Hurricane Sandy has already begun to wreak havoc. Tides are rising and the storm has begun to strike eastern shores with punishing winds and rain. We all know what could very likely come next: Mass power outages. Which means all those refrigerated groceries we've stockpiled -- yeah, like that milk everyone was rushing out to buy yesterday? -- may be doomed to spoil. And then what will we eat?!
Thankfully, there are measures the USDA advises we take to keep our food safe, avoid food poisoning or other foodborne illnesses, and stay satiated in the case that the power goes out. Even those of you who aren't currently hunkered down awaiting Sandy's visit may want to take note for the next time inclement weather strikes your area ...
- When it comes to meat, poultry, fish, and eggs, there's one simple rule: These staples must stay at or below 40 degrees F.
- Frozen foods should remain below 0 degrees F.
- It kinda goes without saying, but sometimes we forget that we should keep refrigerator and freezer doors closed as much as possible to maintain the cold temperature. The refrigerator will keep food safely cold for about 4 hours if it is unopened. A full freezer will hold the temperature for approximately 48 hours (24 hours if it is half full) if the door remains closed.
- Make or buy dry or block ice if you can. Fifty pounds of dry ice should keep an 18-cubic-foot full freezer for two days. Or try ...
- Frozen water bags: This is a clever trick -- you pour water into plastic bags and stock them in your freezer. That way, it'll keep your food cold a little longer if you lose electricity. And -- little by little it'll melt and you'll have water if you lose that as well.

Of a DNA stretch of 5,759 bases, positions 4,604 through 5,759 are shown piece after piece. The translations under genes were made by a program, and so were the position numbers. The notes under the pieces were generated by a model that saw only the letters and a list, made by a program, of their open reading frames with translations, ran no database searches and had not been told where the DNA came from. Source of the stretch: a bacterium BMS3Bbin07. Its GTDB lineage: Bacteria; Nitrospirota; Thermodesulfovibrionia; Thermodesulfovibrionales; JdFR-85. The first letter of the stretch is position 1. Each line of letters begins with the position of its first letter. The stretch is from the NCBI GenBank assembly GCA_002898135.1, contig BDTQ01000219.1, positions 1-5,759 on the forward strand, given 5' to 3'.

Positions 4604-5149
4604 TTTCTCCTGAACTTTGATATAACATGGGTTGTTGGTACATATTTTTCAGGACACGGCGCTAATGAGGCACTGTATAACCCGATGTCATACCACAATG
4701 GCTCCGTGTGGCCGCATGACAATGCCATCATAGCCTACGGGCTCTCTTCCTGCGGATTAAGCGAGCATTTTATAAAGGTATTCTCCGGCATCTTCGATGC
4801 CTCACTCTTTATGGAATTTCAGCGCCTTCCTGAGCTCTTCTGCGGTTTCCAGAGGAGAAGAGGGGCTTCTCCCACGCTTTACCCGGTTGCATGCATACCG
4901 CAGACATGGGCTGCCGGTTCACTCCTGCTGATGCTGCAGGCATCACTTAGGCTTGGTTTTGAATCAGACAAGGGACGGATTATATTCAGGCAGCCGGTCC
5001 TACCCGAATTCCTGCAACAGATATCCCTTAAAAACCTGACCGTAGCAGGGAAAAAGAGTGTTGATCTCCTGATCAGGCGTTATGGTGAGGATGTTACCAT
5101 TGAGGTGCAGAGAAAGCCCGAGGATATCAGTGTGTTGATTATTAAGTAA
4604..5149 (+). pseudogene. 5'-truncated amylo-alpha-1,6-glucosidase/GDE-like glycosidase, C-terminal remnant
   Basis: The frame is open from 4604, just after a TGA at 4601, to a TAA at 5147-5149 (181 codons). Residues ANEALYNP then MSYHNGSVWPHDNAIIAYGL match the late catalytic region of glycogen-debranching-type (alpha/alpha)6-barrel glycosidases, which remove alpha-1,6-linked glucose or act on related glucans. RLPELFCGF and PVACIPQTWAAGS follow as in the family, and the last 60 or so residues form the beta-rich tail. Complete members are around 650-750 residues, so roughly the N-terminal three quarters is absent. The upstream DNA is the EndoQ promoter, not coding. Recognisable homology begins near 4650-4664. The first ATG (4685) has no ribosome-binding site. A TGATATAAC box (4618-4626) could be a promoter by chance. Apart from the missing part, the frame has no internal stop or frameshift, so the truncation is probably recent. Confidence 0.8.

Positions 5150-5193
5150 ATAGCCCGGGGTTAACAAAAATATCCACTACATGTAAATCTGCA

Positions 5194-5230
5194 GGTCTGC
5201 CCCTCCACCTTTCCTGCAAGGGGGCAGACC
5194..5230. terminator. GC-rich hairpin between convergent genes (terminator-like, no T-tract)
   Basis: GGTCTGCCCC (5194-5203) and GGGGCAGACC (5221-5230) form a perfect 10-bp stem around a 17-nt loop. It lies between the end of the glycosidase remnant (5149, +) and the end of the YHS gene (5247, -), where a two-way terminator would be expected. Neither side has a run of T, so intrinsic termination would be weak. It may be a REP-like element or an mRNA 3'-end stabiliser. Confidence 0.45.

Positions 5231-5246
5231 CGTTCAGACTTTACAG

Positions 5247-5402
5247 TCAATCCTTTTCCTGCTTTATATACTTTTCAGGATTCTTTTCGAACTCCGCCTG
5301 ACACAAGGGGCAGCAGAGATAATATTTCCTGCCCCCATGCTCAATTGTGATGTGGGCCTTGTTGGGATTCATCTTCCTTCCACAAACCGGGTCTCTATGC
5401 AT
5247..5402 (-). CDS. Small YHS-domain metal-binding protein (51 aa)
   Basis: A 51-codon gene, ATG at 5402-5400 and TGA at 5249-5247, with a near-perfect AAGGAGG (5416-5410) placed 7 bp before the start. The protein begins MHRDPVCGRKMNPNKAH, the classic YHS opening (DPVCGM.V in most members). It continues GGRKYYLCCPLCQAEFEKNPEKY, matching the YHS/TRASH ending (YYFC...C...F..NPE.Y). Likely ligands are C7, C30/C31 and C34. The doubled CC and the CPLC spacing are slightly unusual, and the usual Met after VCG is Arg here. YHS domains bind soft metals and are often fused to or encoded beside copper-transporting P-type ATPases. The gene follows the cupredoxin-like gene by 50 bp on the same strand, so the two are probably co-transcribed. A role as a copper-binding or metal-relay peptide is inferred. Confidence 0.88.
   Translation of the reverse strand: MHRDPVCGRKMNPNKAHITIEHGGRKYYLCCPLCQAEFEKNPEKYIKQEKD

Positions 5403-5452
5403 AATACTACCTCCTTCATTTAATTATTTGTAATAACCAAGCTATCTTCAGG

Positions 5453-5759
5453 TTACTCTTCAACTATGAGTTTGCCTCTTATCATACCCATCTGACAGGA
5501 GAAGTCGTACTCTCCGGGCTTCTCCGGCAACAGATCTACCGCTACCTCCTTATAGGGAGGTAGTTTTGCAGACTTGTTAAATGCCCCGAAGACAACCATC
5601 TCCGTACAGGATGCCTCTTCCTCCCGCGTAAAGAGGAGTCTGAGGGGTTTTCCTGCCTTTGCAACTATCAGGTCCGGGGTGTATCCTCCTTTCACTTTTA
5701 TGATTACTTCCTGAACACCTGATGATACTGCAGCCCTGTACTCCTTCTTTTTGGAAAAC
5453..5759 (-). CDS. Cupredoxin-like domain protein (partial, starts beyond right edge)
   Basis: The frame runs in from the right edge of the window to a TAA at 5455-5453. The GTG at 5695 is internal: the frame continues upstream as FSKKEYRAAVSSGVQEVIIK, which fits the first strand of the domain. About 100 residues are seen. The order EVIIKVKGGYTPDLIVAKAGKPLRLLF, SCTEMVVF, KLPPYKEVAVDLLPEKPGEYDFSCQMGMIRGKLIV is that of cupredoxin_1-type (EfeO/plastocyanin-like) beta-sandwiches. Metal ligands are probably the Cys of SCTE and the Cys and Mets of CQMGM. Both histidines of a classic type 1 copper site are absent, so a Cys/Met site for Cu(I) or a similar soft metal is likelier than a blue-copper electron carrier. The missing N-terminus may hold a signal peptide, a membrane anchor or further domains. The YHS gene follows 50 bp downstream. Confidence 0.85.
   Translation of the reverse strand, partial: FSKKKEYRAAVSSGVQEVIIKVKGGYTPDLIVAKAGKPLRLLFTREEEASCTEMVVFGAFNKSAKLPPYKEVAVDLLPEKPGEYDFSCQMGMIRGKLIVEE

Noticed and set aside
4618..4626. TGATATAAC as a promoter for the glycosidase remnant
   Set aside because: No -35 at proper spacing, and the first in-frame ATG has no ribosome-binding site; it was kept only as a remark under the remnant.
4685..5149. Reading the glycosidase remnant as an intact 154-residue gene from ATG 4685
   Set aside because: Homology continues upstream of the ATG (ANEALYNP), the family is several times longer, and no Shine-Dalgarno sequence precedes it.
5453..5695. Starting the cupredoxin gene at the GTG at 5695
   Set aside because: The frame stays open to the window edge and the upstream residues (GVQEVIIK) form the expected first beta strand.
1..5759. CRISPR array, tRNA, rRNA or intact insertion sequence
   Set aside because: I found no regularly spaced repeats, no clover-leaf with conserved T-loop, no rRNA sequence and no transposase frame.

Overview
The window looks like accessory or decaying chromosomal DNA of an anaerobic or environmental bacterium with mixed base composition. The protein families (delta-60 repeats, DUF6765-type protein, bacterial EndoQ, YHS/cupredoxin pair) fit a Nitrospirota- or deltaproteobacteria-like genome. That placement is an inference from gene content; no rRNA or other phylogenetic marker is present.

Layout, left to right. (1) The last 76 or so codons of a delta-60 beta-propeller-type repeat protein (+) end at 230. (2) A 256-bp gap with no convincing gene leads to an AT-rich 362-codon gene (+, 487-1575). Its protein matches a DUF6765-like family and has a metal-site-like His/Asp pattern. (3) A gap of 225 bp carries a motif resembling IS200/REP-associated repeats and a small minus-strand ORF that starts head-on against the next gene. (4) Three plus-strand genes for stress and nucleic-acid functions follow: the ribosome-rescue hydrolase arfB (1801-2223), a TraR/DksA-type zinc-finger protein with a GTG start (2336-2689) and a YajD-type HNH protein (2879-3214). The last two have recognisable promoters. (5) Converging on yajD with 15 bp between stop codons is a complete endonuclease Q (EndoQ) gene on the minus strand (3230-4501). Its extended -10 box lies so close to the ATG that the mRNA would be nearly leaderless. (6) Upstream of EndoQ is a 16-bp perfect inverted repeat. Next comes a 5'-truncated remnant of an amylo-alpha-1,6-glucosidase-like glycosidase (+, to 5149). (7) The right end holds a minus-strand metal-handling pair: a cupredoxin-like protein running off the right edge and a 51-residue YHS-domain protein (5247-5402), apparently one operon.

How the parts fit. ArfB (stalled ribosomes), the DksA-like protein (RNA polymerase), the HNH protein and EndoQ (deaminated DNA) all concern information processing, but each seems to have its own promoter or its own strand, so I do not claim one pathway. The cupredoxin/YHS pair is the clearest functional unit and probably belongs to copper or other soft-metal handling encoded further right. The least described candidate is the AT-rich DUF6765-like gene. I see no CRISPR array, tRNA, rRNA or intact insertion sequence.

- Obviously you'll want to have shelf-stable food, boxed or canned milk, water, and canned goods. Make sure you have ready-to-use baby formula for infants and pet food. Also, keep a hand-held can opener around just in case.
- Foods that may be safe even if not kept cold: Hard cheeses -- including Cheddar, Colby, Swiss, Parmesan, provolone, Romano -- butter or margarine; opened fruit juices; opened can fruits; fresh fruits, coconut, raisins, dried fruits, candied fruits, dates; most spreads that do not include milk products; breads; pies; and raw vegetables. For a full list of foods, check out FoodSafety.gov's list.
- If a food item has ice crystals and feels as cold as it had been refrigerated, you can refreeze hard cheeses; breads, rolls, muffins, cakes without custard fillings; fruit juice; vegetable juice; cakes, pies, pastries with custard or cheese filling; casseroles; pasta, rice based; flour, cornmeal, nuts; breakfast items including waffles, pancakes, bagels; and frozen meal, entree, specialty items (pizza, sausage, and biscuit, meat pie, convenience foods). However, most food will have to be thrown out if it has thawed for over two hours and is over 40 degrees F. A checklist can be found at FoodSafety.gov.
- Food tainted by flood water, which contains bacteria, is not safe.
- Be sure to discard any items in either the freezer or the refrigerator that have come into contact with raw meat juices.
What's another way you keep your food safe when the power goes out?
Image via A Siegel/Flickr